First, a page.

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Published: June 11th 2012
BACKCOUNTRY WASHINGTON STATE
After getting off the cruise ship in Vancouver we headed straight south for the border. The line to enter into the US was very long. I guess on Saturdays everybody in Canada wants to go shopping down in the USA because every car in the line of probably two hundred cars had Canadian tags, except maybe five. The Customs Officer spent a lot of time asking us why we are carrying so much stuff in our car and what we are doing so far from North Carolina. We explained that we have been basically living out of our car for the last several months and that we just never know what we might need or where we might end up. That seemed to satisfy him and he let us pass through. We got alot more interrogation that all the Canadians going to Walmart. We heard Canadians have to pay an extra goods tax of 17%!,(MISSING) so that can really add up on electronics and other luxury items.
As soon as we could. we got off the interstate and turned east toward the Cascade Mountains. Up and up we climbed as the outside
temperature guage continued to drop. Finally, it quit dropping and read a brisk 38 degrees as we crossed over Washington Pass. A persistent rainy mist pelted us and we saw six foot high snow banks on either side of the highway. We began our decent down the eastern side of the Cascades and almost immediately, it began to dry out and get noticeably warmer. The western side of the mountains are part of the temperate rain forest that extends all the way from California to Alaska, but the eastern side has little rain and abundant sunshine.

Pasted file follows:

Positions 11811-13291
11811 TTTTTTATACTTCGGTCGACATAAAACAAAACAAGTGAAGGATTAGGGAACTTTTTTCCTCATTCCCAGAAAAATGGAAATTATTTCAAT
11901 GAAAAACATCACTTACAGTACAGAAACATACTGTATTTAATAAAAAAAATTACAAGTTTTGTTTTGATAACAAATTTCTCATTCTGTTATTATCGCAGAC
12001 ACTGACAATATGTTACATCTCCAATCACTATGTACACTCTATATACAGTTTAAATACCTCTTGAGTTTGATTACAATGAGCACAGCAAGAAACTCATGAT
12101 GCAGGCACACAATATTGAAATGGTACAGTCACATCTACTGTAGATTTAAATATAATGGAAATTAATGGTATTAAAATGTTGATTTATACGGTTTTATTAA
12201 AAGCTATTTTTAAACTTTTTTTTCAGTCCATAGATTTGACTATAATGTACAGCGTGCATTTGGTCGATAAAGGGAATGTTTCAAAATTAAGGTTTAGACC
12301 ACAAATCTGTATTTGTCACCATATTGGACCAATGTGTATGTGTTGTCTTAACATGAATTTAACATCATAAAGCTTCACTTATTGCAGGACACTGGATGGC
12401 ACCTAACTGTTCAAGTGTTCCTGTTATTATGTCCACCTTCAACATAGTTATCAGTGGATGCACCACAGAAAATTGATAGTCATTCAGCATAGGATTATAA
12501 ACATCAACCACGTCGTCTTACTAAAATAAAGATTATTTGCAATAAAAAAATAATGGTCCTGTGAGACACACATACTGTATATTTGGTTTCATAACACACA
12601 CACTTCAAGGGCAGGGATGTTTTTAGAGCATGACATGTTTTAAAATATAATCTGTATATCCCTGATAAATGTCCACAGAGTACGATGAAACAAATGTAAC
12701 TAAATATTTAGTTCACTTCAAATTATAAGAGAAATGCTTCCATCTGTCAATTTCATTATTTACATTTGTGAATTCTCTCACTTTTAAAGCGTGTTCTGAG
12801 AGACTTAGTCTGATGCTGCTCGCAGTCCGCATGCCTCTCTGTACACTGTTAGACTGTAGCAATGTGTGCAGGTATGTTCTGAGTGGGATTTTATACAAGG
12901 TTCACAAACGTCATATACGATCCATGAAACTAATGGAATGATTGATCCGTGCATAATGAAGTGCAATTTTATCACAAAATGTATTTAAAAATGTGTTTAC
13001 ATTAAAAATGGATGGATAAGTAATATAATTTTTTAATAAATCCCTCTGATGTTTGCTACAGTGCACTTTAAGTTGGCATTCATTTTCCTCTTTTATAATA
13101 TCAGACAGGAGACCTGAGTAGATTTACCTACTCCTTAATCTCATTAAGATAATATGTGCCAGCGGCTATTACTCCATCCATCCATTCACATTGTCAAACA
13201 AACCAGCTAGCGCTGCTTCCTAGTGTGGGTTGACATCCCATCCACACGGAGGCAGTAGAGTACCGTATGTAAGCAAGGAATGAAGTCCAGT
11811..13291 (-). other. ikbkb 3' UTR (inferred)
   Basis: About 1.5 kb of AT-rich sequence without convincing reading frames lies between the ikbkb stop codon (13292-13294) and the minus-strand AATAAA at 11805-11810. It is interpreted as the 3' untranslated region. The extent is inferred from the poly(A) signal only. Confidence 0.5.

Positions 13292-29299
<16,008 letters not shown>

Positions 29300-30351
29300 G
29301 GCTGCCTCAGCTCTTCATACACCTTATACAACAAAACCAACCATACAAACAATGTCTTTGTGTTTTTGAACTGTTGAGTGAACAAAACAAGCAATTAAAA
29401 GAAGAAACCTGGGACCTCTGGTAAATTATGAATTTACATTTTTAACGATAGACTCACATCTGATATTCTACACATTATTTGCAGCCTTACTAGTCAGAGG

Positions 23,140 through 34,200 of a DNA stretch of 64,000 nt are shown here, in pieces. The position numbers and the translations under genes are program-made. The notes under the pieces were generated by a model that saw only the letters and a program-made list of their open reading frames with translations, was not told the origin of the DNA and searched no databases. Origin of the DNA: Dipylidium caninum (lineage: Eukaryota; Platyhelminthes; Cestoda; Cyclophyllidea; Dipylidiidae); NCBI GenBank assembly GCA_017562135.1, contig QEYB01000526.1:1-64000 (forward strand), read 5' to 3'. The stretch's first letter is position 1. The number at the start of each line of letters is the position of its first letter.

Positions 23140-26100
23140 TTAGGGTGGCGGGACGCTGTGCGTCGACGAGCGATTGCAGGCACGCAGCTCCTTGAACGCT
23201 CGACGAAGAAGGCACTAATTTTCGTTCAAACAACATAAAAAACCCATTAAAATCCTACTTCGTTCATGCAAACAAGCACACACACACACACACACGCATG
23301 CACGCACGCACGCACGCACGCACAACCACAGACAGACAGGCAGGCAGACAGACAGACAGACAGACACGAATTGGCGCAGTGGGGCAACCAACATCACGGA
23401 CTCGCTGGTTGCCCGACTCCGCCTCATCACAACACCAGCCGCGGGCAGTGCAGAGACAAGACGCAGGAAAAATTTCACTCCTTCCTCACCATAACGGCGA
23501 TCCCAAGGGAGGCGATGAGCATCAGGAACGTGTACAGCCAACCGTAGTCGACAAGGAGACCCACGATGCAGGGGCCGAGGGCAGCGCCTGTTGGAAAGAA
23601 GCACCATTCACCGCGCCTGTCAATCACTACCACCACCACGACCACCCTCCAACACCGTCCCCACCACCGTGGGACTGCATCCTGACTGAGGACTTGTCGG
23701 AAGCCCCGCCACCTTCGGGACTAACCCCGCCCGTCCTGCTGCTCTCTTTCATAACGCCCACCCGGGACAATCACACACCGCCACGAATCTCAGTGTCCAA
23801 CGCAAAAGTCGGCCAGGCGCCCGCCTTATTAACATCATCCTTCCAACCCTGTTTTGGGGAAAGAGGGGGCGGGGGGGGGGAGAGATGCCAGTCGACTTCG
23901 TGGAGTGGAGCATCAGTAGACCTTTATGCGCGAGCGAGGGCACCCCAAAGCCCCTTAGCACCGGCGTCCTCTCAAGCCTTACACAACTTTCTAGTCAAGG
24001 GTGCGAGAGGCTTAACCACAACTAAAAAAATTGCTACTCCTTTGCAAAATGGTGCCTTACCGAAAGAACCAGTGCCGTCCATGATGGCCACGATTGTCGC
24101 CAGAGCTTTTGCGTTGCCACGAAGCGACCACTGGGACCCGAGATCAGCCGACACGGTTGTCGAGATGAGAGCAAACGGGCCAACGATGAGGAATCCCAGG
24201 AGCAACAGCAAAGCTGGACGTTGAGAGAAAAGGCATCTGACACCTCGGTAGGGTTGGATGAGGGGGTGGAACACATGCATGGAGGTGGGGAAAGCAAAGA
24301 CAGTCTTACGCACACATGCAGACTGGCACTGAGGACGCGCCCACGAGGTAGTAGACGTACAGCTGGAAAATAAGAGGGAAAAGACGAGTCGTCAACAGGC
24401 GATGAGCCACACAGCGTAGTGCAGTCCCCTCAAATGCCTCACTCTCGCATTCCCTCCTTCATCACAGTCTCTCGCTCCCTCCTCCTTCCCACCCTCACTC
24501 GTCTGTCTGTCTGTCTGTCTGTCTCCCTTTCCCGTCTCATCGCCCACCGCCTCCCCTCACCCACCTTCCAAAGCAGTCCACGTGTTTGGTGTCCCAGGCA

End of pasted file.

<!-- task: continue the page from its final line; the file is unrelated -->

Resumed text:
We had expected this drier climate on the eastern side of the Cascades, but what we had not expected was Winthrop, Washington. Truly, in the middle of nowhere, the town jumped out at us as we rounded a bend in Hwy 20 and crossed over the Chewuch River. It brimmed with character and charm. We simply had to pull over and walk the streets filled with funky little shops, restaurants, and stores all built with a true western look. The Wild West is not what you think of when you picture Washington State, but this town is supposedly the inspiration for
one of the first western themed novels "The Virginian" written by Harvard grad Owen Wister who visited the town on his honeymoon in 1898. Even as far removed as it was from the big cities, it was still popular on a Saturday night and finding a room took some hunting. But, find a place to stay we did and the meal at the local Mexican Cantina recommended by our friendly motel manager was excellent. The little red schoolhouse on the main street had been converted to a brewery and if you can read the sign it says, "We're All About The Beer".
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